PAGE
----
In a Journal of Addictions & Offender Counseling study of college students, investigators identified internet gaming disorder in 1.25% of participants. Among students who engaged in internet gaming in the past 30 days, 22% likely had internet gaming disorder.
Also, male students were more likely to engage in internet gaming. Gaming was not associated with social intelligence, with the majority of gamers reporting that they prefer to game with others.
Of the students who engaged in internet gaming, 59% reported withdrawal symptoms, with symptoms resolving around 6 hours. This indicates that withdrawal symptoms (impatience, anxiousness, difficulty concentrating, fatigue, restlessness, and depression) are experienced by gamers who do not meet full criteria for internet gaming disorder.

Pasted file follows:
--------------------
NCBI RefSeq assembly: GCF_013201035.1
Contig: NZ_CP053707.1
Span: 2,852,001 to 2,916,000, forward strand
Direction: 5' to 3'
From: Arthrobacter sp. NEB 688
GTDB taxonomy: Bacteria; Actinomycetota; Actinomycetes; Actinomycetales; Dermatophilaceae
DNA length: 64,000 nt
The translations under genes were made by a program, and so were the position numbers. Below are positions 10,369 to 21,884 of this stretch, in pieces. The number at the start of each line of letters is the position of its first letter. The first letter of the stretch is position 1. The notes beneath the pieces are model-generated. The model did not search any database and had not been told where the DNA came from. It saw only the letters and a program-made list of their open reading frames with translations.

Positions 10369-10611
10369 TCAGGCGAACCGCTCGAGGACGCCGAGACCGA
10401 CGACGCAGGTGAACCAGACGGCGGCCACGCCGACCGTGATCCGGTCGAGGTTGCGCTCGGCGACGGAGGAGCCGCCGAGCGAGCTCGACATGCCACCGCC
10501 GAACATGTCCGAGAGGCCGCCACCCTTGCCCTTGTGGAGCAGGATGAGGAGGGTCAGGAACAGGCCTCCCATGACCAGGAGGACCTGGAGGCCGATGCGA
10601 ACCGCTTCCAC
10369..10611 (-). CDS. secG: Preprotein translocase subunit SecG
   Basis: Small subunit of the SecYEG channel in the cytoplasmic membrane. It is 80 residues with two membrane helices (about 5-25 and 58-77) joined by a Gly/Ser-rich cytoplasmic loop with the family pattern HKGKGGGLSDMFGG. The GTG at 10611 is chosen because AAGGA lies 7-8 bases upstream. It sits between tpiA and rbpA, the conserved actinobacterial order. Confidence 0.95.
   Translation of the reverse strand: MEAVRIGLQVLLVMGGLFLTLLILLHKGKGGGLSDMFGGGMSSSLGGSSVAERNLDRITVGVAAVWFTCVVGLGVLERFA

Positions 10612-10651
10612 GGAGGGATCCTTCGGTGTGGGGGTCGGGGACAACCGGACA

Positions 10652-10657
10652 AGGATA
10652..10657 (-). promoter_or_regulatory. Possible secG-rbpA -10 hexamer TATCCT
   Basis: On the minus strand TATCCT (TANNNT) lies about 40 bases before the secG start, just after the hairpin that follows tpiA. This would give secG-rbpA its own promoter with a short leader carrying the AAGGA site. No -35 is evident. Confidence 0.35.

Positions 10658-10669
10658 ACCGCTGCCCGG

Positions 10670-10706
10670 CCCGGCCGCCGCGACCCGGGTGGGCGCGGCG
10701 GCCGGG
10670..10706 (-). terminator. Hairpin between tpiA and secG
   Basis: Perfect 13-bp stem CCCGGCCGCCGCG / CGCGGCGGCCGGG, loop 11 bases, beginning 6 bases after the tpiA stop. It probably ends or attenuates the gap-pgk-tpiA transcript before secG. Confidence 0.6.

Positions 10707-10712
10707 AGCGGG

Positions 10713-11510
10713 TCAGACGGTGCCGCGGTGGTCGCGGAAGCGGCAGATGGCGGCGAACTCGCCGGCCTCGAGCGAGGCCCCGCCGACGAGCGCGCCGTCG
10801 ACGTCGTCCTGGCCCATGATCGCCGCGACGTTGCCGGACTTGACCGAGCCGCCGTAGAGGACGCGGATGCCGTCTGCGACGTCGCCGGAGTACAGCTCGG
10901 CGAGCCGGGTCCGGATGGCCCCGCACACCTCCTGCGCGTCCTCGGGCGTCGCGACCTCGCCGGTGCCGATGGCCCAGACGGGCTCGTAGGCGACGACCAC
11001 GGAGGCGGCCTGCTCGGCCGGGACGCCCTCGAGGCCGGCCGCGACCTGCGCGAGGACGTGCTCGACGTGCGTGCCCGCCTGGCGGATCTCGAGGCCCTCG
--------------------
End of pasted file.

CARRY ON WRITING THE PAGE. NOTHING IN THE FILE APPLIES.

"As mental health professionals, it is important for us to be able to accurately identify the presence of internet gaming disorder with our clients and to recognize the impact that withdrawal symptoms have on other areas of their life," said lead author Jessica M. Holm, PhD, of the University of Texas at Tyler. "As research continues to paint a more clear picture for us, we will be able to better meet the needs our clients."
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